As the sun abandoned the world of the living, the line that separated the dead became unseen and the darkness interwove two worlds. The unnerved, masked in disguise, displayed carved gourds to deter the haunts; while others lit candles and placed treats near the road to assist loved ones back to the spirit world. It was a night that predictions about the future were clear, summer was laid to rest and the cruel winter began; October 31st marked the ancient Celtic festival of Samhain.

The two-thousand year old tradition was initiated by the Celts that inhabited areas known today as, Ireland, United Kingdom and Northern France. Samhain was observed the night before the Celtic New Year – November 1st represented the end of the harvest and the commencement of winter, which was associated with death and struggle. This correlation is the assumed reason behind the belief of the blurred boundary between the worlds of the living and the dead.

By A.D. 43, Romans had conquered most of the Celtic territory but adopted some of the customs of Samhain and fused them with their own celebration, Feralia, for the passing of the dead. The mingled holiday continued until once again altered by the spreading of Christianity. Wanting to replace Samhain with a church-sanctioned holiday, Pope Boniface IV designated November 1st, All Saints Day – also called All Hallows or Hallowmas; a day to honor Saints and martyrs that had passed through to the heavens. As centuries past, the customs of the three holidays blended to form our American tradition of Halloween.

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Imagination, folklore and historical tragedies have all been influences on Halloween superstition. Salem brought us witches, carrion eating crows brought the omen of death and Irving Washington brought the Headless Horseman. In his short story, The Legend of Sleepy Hallow, Washington tells the fable of a Hessian missionary hired to suppress the American Revolutionary War. In Sleepy Hallow, New York, the Hessians head was severed by a stray cannonball; with his head in his hands he haunts the small town on horseback. A main character, Ichabod Crane, fell victim to the headless haunt when trying to pass through the woods one October night. The Headless Horseman makes his ghostly appearance in many forms of literature which makes visiting Sleepy Hallow a legendary Halloween tradition.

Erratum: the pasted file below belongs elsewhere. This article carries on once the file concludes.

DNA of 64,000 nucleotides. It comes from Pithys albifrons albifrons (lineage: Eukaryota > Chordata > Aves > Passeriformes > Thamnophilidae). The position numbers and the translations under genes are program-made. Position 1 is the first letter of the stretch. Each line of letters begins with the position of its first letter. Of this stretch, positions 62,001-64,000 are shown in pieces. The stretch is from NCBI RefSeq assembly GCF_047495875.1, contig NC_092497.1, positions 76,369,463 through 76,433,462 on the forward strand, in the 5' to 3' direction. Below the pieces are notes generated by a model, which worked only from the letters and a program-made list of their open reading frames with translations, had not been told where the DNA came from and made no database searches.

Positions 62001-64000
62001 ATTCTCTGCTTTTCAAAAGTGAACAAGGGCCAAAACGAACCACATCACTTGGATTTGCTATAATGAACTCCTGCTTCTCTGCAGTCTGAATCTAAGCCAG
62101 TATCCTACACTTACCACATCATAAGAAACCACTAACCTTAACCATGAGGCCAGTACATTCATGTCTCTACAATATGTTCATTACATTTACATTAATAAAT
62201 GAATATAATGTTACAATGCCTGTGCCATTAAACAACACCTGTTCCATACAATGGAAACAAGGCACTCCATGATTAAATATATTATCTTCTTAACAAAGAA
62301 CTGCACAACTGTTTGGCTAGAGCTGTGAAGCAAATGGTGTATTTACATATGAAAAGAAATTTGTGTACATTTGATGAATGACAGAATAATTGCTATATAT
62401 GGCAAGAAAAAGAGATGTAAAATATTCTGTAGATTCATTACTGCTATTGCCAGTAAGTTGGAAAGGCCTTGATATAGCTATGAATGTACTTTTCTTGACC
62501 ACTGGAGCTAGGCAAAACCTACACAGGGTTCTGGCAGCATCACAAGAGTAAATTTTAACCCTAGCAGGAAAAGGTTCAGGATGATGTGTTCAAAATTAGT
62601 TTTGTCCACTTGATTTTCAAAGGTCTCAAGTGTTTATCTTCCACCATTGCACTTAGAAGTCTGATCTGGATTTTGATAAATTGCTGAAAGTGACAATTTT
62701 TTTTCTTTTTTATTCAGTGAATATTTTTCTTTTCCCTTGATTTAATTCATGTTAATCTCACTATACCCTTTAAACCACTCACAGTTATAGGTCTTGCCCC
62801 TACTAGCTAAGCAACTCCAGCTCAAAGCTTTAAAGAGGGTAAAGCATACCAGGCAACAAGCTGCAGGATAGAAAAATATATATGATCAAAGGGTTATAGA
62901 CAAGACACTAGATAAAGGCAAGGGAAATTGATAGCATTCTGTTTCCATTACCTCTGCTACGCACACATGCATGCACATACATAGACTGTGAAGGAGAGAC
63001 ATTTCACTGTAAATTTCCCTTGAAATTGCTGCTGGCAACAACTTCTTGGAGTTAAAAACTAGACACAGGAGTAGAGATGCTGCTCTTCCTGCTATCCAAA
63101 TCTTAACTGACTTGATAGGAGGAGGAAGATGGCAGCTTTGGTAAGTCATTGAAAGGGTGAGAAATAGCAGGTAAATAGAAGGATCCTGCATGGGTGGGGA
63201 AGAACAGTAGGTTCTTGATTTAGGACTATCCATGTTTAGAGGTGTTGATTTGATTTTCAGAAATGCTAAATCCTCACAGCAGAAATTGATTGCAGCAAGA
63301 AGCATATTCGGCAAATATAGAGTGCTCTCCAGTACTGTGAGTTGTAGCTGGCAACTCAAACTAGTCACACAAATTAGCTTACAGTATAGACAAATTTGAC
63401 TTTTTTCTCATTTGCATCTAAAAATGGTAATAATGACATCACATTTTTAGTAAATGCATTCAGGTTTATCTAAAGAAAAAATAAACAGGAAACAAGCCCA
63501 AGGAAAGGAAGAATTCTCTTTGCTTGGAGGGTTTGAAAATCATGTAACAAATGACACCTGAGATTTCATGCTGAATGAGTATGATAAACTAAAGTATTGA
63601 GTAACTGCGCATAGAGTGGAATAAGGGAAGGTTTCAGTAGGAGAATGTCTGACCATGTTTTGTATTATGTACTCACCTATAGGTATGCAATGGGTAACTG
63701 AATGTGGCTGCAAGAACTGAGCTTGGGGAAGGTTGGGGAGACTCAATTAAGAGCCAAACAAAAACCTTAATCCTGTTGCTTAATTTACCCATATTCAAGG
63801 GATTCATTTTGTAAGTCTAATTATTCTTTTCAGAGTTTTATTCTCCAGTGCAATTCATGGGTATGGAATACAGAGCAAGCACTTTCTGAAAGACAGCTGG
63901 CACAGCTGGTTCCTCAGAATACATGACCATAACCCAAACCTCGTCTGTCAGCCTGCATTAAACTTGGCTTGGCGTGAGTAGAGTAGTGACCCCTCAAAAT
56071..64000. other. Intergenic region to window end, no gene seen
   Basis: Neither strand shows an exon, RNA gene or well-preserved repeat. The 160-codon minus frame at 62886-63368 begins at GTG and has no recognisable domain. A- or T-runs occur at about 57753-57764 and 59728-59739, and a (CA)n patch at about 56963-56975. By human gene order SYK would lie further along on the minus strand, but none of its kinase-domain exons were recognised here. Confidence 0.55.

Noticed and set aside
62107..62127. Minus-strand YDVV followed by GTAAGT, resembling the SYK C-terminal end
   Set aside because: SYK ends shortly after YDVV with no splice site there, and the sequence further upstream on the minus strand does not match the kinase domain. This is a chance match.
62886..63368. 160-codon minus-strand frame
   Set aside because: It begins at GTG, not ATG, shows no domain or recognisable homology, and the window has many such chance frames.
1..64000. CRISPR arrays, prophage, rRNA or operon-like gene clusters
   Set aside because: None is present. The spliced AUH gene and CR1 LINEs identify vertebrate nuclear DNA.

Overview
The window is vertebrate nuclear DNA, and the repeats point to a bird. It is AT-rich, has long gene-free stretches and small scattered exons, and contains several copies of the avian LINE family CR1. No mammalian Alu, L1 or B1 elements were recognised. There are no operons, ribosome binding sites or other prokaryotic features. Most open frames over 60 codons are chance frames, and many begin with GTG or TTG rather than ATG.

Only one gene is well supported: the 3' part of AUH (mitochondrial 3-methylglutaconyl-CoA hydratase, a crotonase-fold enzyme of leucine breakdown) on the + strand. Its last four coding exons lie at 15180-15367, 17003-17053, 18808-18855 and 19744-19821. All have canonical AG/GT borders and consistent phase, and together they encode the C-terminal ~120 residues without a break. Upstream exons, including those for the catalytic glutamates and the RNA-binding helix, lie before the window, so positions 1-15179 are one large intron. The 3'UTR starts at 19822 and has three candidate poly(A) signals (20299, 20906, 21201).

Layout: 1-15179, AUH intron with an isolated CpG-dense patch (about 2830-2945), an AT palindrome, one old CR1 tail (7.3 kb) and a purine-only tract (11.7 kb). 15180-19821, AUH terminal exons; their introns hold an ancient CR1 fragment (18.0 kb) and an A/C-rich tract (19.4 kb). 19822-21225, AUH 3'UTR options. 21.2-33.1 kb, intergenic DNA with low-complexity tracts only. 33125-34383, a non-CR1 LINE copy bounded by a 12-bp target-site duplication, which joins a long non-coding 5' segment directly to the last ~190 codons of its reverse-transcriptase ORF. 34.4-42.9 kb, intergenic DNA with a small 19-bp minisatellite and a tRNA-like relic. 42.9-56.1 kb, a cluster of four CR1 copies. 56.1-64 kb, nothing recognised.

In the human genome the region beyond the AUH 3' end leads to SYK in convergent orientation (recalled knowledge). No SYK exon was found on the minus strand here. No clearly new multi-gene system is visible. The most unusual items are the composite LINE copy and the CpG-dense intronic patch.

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It’s debatable whether a headless horseman haunts the woods of Sleepy Hallow or folklore captured imagination but there are stories in history that are based on bone chilling truth. Severe mistreatment, experiments gone wrong and questionable procedures make for an inevitable haunting. Waverly Hills Sanatorium in Louisville, Kentucky was erected in 1926 and dedicated to the treatment of those affected by the tuberculosis epidemic of the 20th century. It is estimated that hundreds died behind the doors of the sanatorium at the height of the epidemic. The bodies were thrown down a shoot into a waiting train and hauled away so patients wouldn’t see how many were dying. The sufferers were left outside until they were snow covered and experiments such as exposing the diseased lungs to ultraviolet rays then inserting inflated balloons in them resulted in death. Tales of nurses being pushed out of the fourth-story window where the mentally insane dwelled coupled with the agony of the patients and the constant noise from the abandoned building makes Waverly Hills one of the most haunted places in the nation.

Folklore and true haunting tales make the meaning of Halloween and the traditions of the holiday as we know them today. Still, after thousands of years when the sun abandons the world of the living, the unnerved mask in disguise and display their carvings to deter haunts while others try to connect with deceased loved ones. It is a night for storytelling and the settling of the winter chill; October 31st commemorates Americans ability to embrace all culture and continue traditions like Halloween.

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